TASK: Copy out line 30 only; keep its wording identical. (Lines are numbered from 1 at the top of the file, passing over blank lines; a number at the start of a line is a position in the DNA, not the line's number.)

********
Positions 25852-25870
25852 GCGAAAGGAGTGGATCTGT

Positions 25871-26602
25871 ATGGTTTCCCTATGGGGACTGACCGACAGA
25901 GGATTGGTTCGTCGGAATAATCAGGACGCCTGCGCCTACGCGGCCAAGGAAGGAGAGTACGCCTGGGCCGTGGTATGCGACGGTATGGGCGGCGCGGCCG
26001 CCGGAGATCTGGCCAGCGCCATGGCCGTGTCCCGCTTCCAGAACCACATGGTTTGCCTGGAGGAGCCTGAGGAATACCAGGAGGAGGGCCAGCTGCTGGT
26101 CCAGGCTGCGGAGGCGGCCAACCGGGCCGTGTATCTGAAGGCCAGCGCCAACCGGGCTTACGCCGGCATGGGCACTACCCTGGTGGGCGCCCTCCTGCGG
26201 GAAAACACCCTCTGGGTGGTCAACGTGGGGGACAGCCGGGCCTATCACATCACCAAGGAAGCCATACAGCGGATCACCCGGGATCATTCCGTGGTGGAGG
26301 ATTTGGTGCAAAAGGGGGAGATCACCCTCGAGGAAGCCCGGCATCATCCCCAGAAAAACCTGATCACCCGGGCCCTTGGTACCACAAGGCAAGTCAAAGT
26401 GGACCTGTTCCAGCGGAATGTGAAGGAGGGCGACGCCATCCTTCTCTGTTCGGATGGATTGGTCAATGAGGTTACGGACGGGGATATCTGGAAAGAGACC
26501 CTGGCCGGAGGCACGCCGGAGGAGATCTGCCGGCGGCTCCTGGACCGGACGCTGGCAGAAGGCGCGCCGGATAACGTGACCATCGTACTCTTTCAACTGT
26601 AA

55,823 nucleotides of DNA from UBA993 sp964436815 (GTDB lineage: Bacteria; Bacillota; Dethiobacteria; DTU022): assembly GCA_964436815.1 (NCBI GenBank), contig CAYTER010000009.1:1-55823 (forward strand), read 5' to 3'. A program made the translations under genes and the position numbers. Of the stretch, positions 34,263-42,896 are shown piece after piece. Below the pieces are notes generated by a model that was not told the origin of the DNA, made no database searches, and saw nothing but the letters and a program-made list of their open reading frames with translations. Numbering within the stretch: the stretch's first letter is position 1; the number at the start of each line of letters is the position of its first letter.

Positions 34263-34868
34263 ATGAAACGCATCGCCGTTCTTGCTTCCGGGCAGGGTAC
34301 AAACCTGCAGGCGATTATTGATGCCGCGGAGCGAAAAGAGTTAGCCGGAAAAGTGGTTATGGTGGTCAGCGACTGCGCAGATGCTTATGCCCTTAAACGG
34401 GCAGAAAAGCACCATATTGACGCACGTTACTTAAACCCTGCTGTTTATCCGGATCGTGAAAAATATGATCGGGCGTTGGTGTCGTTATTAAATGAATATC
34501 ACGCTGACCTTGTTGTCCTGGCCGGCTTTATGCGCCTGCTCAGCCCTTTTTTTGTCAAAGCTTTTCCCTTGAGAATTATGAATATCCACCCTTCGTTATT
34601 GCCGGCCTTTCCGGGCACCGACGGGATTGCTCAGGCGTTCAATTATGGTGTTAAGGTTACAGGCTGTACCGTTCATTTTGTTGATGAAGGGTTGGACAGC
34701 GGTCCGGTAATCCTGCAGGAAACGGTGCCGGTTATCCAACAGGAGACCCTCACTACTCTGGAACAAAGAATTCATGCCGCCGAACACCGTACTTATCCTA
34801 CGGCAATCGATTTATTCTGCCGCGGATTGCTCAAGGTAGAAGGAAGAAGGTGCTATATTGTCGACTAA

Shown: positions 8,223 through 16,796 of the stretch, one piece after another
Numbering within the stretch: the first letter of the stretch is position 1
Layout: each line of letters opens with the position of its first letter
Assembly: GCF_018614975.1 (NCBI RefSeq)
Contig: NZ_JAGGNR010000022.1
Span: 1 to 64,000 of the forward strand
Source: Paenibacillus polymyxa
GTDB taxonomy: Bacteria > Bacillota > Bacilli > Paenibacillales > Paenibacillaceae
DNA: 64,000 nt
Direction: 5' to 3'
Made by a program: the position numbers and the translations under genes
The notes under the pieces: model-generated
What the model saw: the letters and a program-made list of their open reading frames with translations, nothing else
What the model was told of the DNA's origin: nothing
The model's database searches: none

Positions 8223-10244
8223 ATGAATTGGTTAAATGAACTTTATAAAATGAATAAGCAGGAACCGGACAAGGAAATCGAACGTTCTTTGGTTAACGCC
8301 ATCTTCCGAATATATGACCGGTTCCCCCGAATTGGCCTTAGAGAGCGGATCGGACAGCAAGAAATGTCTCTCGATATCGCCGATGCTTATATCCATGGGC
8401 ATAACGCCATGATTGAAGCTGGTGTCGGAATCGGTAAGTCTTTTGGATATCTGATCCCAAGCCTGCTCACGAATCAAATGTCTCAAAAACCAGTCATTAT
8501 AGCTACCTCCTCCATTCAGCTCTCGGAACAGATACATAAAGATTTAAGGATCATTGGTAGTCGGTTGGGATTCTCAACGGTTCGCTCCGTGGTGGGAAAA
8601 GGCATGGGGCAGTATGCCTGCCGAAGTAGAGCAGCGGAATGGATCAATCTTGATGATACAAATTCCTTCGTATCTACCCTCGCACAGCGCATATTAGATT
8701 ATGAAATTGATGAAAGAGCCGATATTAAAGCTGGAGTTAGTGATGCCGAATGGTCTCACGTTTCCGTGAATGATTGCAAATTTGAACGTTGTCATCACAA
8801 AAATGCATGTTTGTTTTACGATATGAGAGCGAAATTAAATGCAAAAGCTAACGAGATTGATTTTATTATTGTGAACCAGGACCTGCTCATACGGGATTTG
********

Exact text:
DNA: 64,000 nt